Plaintiff claims that as a result of this incident he sustained injuries to his thoracic and lumbar spine, including a herniated disc at L4-5 which required corrective microdiscectomy surgery. Item 34, ¶ 40; see also Item 25, Exs. B, C. As set forth in the complaint, plaintiff claims that his back injuries were caused by defendant's negligence "in causing, permitting and allowing the dock areas of the Dunkirk Post Office . . . to become and remain in a broken, defective, uneven, trap-like, hazardous and dangerous condition . . . ." Item 1, ¶ 7. He seeks various categories of compensatory damages amounting to $1.5 million.*fn1
The United States moves to dismiss the complaint for lack of subject matter jurisdiction, or, in the alternative, for summary judgment, on the ground that the FTCA's limited waiver of sovereign immunity does not apply in this case because the injury arose from the exercise of a discretionary function--namely, the Postal Service's decision to implement the Collapsible Wire Container, which led directly to plaintiff's injury.
As this court recently discussed in Kwitek v. U.S. Postal Service, 694 F. Supp. 2d 219 (W.D.N.Y. 2010), the FTCA provides a limited waiver of sovereign immunity with respect to claims against the United States that seek money damages for personal injury "caused by the negligent or wrongful act or omission of any employee of the Government while acting within the scope of his office or employment." 28 U.S.C. § 1346(b); Kwitek, 694 F. Supp. 2d at 224. A significant limitation on this waiver of immunity is the discretionary function exception, which provides that the FTCA's authorization to sue the United States for damages shall not apply to . . . [a]ny claim . . . based upon the exercise or performance or the failure to exercise or perform a discretionary function or duty on the part of . . . an employee of the Government, whether or not the discretion involved be abused.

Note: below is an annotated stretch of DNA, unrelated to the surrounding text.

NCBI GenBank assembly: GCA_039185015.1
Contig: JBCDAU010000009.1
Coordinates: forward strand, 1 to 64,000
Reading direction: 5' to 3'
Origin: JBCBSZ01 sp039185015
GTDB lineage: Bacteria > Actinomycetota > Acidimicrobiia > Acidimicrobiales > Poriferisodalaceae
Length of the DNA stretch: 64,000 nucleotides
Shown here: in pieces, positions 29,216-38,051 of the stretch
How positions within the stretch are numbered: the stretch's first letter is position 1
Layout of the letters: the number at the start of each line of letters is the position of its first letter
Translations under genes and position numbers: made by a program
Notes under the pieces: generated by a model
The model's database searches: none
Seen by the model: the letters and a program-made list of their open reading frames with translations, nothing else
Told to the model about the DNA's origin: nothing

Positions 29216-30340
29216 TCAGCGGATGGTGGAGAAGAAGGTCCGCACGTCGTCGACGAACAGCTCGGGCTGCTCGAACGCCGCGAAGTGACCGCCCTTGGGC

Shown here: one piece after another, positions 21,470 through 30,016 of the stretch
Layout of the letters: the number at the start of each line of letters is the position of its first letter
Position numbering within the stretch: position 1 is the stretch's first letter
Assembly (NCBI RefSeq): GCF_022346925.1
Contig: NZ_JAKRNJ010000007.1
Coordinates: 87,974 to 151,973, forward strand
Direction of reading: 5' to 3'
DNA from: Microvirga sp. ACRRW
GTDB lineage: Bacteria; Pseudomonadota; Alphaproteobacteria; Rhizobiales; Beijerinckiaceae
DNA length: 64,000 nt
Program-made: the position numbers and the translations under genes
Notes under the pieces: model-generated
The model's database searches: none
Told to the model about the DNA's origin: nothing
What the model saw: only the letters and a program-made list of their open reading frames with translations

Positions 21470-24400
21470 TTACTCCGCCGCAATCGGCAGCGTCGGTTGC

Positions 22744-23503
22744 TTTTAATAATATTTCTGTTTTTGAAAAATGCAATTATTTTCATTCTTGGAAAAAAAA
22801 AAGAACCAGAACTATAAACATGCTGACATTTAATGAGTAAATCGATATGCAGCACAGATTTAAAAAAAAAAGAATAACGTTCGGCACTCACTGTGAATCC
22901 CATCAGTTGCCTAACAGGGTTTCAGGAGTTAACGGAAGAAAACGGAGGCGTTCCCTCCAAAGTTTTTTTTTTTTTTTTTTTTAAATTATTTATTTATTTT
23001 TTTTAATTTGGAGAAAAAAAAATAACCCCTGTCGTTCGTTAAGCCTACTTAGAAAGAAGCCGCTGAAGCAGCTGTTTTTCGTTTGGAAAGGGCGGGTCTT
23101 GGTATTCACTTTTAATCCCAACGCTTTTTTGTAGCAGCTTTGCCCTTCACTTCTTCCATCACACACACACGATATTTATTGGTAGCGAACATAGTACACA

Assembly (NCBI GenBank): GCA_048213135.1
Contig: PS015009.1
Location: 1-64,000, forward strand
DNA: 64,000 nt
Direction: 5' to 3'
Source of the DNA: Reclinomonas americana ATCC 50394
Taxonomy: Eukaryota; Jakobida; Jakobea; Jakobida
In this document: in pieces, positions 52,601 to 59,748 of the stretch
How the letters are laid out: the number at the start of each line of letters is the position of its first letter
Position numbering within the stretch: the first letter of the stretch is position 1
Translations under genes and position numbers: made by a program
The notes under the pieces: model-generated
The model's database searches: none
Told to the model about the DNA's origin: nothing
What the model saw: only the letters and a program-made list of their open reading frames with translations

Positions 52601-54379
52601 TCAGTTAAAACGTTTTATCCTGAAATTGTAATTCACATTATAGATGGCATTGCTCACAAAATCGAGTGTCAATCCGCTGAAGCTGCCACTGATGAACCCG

The purpose of the discretionary function exception is to "prevent judicial 'second-guessing' of legislative and administrative decisions grounded in social, economic and political policy through the medium of an action in tort." United States v. Gaubert, 499 U.S. 315, 323 (1991) (quoting United States v. Varig Airlines, 467 U.S. 797, 814 (1984)). The Supreme Court has observed that this exception "marks the boundary between Congress' willingness to impose tort liability upon the United States and its desire to protect certain governmental activities from exposure to suit by private individuals." Varig Airlines, 467 U.S. at 808, quoted in Berkovitz v. United States, 486 U.S. 531, 536 (1988).
The standard that has emerged from the Varig, Berkovitz, and Gaubert decisions for determining whether the discretionary function exception applies in a given case requires this court to consider (1) whether the acts alleged to be negligent are "discretionary, in that they involve an 'element of judgment or choice' and are not compelled by statute or regulation . . . ," and (2) whether the judgment or choice in question is "grounded in 'considerations of public policy' or susceptible to policy analysis." Coulthurst v. United States, 214 F.3d 106, 109 (2d Cir. 2000) (quoting Gaubert, 499 U.S. at 322-23, and Berkovitz, 486 U.S. at 536-37). The government has the burden of proving that both conditions have been satisfied. Kwitek, 694 F. Supp. 2d at 227 (citing King v. United States, 491 F. Supp. 2d 286, 296 (D.Conn. 2007)).
In applying the first prong of this standard, the court first must identify the conduct that is alleged to have caused the harm, then determine whether that conduct can fairly be described as discretionary. See Fothergill v. United States, 566 F.3d 248, 252 (1st Cir. 2009), cert. denied, ___U.S.___, 130 S.Ct. 1892 (2010). Plaintiff claims that the conduct at issue is the negligent maintenance of the loading dock at the Dunkirk postal facility, while the government contends that the injury suffered ...